I am delighted to share another beautiful submission to the Monk in the World guest post series from the community. Read on for Tara Shepersky's reflection "Anxiety & Radical Hospitality."
I'm alone this weekend, on retreat above the Pacific. Sitting beneath a fuchsia hedge, the loudest sound is the vrzzzzz! of the bright-green hummingbirds, who've grown used to my presence. I heard something very faint half a minute ago, and it took me these thirty seconds to parse it as the musical approach of geese.
If you value silence, as I do – cultivating it within, and breathing relief at its outward manifestation – this probably sounds wonderful. I find it so – and also, it's a frightening challenge. Silence is not easy. But something else tests me harder.
The sun this noon is warm, the slight breeze cool. There's a bank of fog lolling about the headland. I am deeply content. And also, I'm afraid.
I struggle with aloneness. Although I enjoy being alone, I hate to live that way. Anxiety is my unshakeable companion. It wanders near or far, but when I am long alone, it sits close. It reminds me that my husband is on a plane to a far-off city. That airplanes fill me with terror. That I am, since first I fell in love, inhabited by waking dreams of my dear one's death.
I've tried all my adult life not to dwell on these fears. Not to give them strength – or admit weakness. I've pursued distraction, barred the inner gate. Of course, that's exhausting. And no, it hasn't worked.
This weekend is only the fourth time in my 35 years I have not just traveled alone, but lodged and lived that way, to a purpose. What's opened me to this new beginning is another: the disciplined study of writing. I realized I wanted to schedule blocks of time in which to think and write uninterrupted, to wander the natural tides of body and mind. To do this, I needed to remove from other voices. I needed to retreat – alone.
I've done this three times now, and guess what? My solitude is haunted. Once open to what is, in David Whyte's beautiful phrase, "just beyond [my]self," I am even more closely accompanied by unbanishable fear. It's happened every time.
This weekend's encounter is new, though, because I've started recently trying to welcome my difficult emotions as guests.
Celtic spirituality drew me strongly in my teens. I've heard its resonance echo in my adult life, but I haven't sought it. I've paused to listen, as to a distant bell. Recently, something – my Lutheran upbringing suggests grace – has changed that occasional attendance to a passionate yes.
Choosing this path, I've known I would encounter a principle my privileged introvert self reels away from: hospitality to the stranger. I thought the hardest part would be people, though. In fact, what's challenged me most is inner hospitality: the way hospitality entwines with silence, and opens it further.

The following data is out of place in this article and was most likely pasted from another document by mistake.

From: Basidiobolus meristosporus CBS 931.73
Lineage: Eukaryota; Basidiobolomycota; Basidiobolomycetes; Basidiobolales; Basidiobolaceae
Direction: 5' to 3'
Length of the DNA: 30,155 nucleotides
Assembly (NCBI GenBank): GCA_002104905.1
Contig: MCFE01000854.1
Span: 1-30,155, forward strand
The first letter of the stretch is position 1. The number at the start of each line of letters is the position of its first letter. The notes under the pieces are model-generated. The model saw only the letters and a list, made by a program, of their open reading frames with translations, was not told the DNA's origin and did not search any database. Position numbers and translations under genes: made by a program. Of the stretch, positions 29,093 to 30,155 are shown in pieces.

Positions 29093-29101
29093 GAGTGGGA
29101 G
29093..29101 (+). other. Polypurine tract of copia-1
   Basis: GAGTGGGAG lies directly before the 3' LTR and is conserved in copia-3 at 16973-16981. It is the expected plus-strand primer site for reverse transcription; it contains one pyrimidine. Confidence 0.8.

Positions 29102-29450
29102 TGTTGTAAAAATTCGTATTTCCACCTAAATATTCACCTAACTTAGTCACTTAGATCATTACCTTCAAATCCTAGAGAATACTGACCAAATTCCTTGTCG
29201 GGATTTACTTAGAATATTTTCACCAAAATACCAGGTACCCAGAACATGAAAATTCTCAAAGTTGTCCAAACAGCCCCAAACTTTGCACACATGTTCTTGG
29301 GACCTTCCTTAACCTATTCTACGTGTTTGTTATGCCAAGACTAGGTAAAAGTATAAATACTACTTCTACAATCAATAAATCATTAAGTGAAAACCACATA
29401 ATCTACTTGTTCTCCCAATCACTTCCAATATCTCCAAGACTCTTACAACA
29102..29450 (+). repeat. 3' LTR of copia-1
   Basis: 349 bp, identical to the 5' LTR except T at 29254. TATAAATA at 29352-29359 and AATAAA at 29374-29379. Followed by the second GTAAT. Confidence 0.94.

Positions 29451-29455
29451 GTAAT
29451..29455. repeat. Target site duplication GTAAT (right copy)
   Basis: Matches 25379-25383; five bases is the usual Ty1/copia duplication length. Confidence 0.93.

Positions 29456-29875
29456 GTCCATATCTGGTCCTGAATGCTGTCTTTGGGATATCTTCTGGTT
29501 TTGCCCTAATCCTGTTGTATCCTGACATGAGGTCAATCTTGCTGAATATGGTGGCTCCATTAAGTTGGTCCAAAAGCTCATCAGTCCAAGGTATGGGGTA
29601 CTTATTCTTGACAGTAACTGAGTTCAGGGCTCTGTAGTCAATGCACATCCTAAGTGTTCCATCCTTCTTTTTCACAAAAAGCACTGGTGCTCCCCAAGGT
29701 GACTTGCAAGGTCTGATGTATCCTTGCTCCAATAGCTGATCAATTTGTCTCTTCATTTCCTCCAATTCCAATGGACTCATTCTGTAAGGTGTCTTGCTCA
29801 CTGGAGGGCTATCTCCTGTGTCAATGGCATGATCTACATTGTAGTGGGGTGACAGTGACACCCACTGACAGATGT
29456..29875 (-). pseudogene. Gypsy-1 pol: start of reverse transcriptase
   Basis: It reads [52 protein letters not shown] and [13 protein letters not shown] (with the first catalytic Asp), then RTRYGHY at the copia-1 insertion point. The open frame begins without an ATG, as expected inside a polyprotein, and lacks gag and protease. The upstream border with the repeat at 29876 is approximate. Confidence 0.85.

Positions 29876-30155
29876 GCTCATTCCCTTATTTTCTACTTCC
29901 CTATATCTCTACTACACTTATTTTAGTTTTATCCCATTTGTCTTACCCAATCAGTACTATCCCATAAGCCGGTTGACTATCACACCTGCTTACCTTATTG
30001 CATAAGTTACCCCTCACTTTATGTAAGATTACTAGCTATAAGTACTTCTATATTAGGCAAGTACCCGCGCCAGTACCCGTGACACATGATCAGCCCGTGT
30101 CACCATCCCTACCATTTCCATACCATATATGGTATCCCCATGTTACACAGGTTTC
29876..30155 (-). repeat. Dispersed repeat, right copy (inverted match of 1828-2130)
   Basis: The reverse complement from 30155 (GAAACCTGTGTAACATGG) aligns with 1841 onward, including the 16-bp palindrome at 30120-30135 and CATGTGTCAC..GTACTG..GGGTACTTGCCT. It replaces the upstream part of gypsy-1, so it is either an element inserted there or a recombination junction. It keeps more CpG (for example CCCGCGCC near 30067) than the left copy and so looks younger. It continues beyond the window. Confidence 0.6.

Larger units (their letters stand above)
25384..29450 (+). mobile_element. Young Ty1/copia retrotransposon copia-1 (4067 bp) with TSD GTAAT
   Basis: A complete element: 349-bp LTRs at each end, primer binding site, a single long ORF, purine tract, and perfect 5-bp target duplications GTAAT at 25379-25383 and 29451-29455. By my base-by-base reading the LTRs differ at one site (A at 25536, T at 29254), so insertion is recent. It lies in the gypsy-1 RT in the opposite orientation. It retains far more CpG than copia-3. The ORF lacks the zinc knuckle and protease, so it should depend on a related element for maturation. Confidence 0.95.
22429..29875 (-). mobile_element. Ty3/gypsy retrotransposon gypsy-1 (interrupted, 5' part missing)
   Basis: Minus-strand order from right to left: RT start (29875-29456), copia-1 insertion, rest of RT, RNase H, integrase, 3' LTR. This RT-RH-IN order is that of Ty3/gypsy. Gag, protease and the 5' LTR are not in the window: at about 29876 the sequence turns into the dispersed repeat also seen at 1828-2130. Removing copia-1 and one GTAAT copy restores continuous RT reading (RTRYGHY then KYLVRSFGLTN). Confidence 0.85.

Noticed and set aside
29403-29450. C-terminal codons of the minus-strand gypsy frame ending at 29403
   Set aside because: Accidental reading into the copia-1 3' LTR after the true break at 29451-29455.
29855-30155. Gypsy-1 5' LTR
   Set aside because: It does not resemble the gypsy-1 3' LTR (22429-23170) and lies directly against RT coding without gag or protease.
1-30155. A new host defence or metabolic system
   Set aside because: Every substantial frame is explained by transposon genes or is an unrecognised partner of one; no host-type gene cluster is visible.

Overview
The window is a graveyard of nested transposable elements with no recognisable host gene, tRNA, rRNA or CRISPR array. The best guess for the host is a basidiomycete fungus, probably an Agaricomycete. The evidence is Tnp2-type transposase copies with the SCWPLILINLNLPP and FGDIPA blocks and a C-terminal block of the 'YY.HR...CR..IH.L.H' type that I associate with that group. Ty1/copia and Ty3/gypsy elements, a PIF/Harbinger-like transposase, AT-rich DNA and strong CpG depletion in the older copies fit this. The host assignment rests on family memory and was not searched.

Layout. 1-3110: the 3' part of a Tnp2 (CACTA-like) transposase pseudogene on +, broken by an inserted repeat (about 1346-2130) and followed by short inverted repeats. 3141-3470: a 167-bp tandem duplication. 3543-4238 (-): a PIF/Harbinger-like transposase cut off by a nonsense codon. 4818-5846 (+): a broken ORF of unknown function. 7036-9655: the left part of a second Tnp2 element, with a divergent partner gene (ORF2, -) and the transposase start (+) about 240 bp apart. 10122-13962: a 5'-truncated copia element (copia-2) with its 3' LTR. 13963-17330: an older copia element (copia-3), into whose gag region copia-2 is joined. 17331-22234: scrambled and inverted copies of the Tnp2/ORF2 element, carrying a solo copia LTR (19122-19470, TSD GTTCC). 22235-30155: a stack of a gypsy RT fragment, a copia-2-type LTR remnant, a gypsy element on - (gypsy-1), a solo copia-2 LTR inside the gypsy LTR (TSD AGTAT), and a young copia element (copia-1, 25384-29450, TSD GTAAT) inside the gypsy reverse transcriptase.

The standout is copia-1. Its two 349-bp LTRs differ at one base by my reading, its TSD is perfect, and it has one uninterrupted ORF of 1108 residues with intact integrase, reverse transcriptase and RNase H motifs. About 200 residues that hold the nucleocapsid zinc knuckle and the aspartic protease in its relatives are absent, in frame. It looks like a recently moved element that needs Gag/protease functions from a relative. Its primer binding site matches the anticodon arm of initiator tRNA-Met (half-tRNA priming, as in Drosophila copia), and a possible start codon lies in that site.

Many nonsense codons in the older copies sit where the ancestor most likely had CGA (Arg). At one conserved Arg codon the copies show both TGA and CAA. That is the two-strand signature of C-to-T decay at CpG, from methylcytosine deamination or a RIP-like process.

The practice of Welcoming Prayer asks us: what if you took time to identify what you feel when fear strikes? What if you name it, know where it sits in your body? Then what if you welcome it – not because you're happy it's there, but because it is there? And sit with it, listening?
In my anxiety this solitary weekend, I have done this three times. I spoke aloud, envisioning my terrors as physical strangers, gesturing them closer, inviting them to draw up a chair and talk with me. As I listened, they didn't leave. They did lean back in their chairs. Their postures eased.
Contemplative practices lead me toward graceful acceptance that sometimes being human is just hard. Acknowledgement has not empowered my anxiety. An open heart may not conquer fear, but it seems to offer a wide, forgiving context.
I can't say if my embrace of inner hospitality is "working." The word implies finality, solutions. And there is no "fix" for the beauty, difficulty, and uncertainty of life.
I'm a little easier, though, more of the time. This weekend I am still living with anxiety, but I notice that verb: living. Not existing, not denying, not hiding. I do not get over my fears, but I get used to them. Consistent welcome is a radical way to do that – but it's either that, or they'll pound on the door all night, so that none of us sleep.
Another Celtic practice I love is blessing. Calling down, is how I think of it: summoning the powers of all good things in life upon another.
I write blessings mostly as gifts. I wrote one recently for the birth of a niece I have yet to meet, but already treasure. Yesterday I composed one for myself, as I motored down the freeway, fizzing with anxiety. And I felt it settle.
Blessing for the Anxious Traveller
May your fears and your anxieties
walk easily beside you.
May they point out
what you need to know
when their wisdom is no longer required.
May you breathe freely,
and wander well in your travels.
Perhaps you know someone who needs a blessing? Maybe it's you. It feels odd, formally addressing yourself or another. But it eases something. It opens some door of kindness or understanding or just witness. To bless is to be present in a way we so rarely embrace. It's another act of radical hospitality.
May you be present. May you accept even anxieties with soul-deep compassion. May you receive with grace, bless with love, and live with radical welcome.
Tara K. Shepersky is an Oregon-based taxonomist, poet, walker, & essayist. Her work has appeared in Cascadia Rising Review, Empty Mirror, Mojave Heart Review, and Sky Island Journal, among others. Find her on the trail, or at pdxpersky.com, and on Twitter @pdxpersky.